UPDATE: The BBC is now sending identical responses to complaints about Berena/Holby City, whether or not they raise the same issues. Read more.

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Stage 1 responses:

“Thank you for contacting us about Holby City. We’re very sorry to hear that you were extremely disappointed about the break up between Bernie and Serena. It is never the BBC’s intention that our drama programmes should inadvertently affect someone’s personal wellbeing. Holby City is a fictional drama, and therefore has to be viewed in this context. We feel that our viewers understand this, and are also aware that any character in a drama is an individual rather than a ‘type’ to represent whole groups of people. No single character is intended to represent a profession, culture or any other group of people – they are individuals first and foremost. We would also note that considering that as Holby City deals with sensitive issues and storylines; there is a permanent page for information and support on the programme’s website: https://www.bbc.co.uk/programmes/articles/5WfMjzZ9404XmWYXy0X4Q51/information-and-support … I understand you feel strongly about this and please be assured I have placed your complaint on our daily audience feedback report, to be viewed by senior BBC management, and the producers of Holby City. These reports can be used to inform future broadcasting decisions so please be assured that your complaint has been sent to the right people, and once again, thank you for taking the time to contact us.”

“Thank you for contacting us about Holby City. We’re very sorry to hear that you, and many others, were extremely disappointed about the break up between Bernie and Serena. The producers of the programme take the importance of the issues you have raised very seriously and fully respect how this could resonate with fans. It is never the BBC’s intention that our drama programmes should inadvertently affect someone’s personal wellbeing. We do fully appreciate your comments, but as you have noted, Holby City is a fictional drama series. Considering the extent of its fan base, we’re afraid that it simply isn’t possible to please every member of our audience when it comes to each storyline. In this case, Bernie’s desire to travel and stay active clashed with Serena’s desire to stay with her family – a situation that no doubt some people could identify with. It should also be taken into consideration that there are external practicalities to consider when writing a storyline that revolves around longevity. Our Editorial Guidelines state that we must avoid causing unjustified offence, so in this case, we can only apologize that you were upset by this development. We appreciate that certain situations can emotionally charged for someone who has a personal connection to a storyline. We would also note that considering that Holby City deals with sensitive, real life situations; there is a permanent page for information and support on the programme’s website: https://www.bbc.co.uk/programmes/articles/5WfMjzZ9404XmWYXy0X4Q51/information-and-support We are tasked by our Royal Charter to ensure that our output reflects the diverse communities of the whole of the UK, accurately and authentically – with specific emphasis on reflecting under-represented communities such as LGBTQ+ people. We will continue to address the issues this community may face within our output. I understand you feel strongly about this and please be assured I have placed your complaint on our daily audience feedback report, to be viewed by senior BBC management, and the producers of Holby City. These reports can be used to inform future broadcasting decisions so please be assured that your complaint has been sent to the right people, and once again, thank you for taking the time to contact us.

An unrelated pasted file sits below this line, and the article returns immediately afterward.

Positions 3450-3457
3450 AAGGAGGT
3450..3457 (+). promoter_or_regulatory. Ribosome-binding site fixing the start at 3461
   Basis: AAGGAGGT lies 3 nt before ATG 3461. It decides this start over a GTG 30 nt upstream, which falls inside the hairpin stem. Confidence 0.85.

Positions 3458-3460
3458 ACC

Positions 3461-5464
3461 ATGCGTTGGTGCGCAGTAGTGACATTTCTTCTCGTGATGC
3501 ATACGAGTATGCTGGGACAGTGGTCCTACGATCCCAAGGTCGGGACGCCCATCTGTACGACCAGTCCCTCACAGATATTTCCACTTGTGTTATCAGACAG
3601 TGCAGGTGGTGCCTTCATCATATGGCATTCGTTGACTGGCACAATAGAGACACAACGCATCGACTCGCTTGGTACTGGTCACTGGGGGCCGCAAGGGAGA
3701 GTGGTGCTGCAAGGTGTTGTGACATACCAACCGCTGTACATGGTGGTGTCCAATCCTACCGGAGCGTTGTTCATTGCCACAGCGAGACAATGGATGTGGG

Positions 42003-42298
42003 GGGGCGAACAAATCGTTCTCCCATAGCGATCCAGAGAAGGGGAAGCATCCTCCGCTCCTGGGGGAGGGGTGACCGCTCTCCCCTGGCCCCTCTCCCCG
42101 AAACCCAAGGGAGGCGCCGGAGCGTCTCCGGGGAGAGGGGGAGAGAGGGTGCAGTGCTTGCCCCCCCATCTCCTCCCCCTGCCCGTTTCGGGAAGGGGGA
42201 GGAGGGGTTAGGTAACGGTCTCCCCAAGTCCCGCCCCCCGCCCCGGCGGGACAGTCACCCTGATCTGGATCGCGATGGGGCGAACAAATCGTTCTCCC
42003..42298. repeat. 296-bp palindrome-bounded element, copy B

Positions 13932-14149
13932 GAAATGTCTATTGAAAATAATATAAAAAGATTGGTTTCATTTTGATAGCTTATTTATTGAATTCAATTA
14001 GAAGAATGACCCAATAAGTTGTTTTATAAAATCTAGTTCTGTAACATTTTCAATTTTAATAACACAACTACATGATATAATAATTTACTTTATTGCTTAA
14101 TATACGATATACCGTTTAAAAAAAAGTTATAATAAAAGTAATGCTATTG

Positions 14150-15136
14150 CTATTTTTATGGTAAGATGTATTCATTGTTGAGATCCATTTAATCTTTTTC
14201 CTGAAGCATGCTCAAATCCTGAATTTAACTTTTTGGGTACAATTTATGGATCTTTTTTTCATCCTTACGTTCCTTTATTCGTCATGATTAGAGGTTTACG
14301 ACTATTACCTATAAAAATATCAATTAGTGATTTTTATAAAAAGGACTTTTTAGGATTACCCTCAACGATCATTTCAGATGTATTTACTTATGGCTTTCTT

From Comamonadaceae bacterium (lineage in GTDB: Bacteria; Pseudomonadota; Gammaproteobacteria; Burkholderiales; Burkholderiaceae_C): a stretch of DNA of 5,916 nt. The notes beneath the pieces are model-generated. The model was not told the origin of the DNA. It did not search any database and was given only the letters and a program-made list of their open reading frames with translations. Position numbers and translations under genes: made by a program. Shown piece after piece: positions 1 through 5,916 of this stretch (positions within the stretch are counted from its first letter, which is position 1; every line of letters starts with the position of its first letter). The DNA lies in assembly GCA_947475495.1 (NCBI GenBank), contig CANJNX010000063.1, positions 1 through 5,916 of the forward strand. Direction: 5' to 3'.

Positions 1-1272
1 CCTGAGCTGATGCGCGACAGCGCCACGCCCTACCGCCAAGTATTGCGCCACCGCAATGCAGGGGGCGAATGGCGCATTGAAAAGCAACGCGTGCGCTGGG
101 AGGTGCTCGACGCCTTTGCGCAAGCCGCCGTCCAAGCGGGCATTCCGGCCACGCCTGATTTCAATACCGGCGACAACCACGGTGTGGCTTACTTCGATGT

“Holby City is a fictional drama, and therefore has to be viewed in this context. We feel that our viewers understand this, and are also aware that any character in a drama is an individual rather than a ‘type’ to represent whole groups of people. No single character is intended to represent a profession, culture or any other group of people – they are individuals first and foremost. We don’t wish to portray a stereotype or an offensive attitude in a way that might appear to condone or encourage it. These individuals are accountable for their own unique actions and attitudes. Whilst we appreciate your concerns about this storyline, we have no evidence to suggest that it has caused ‘widespread distress’ among audience members.”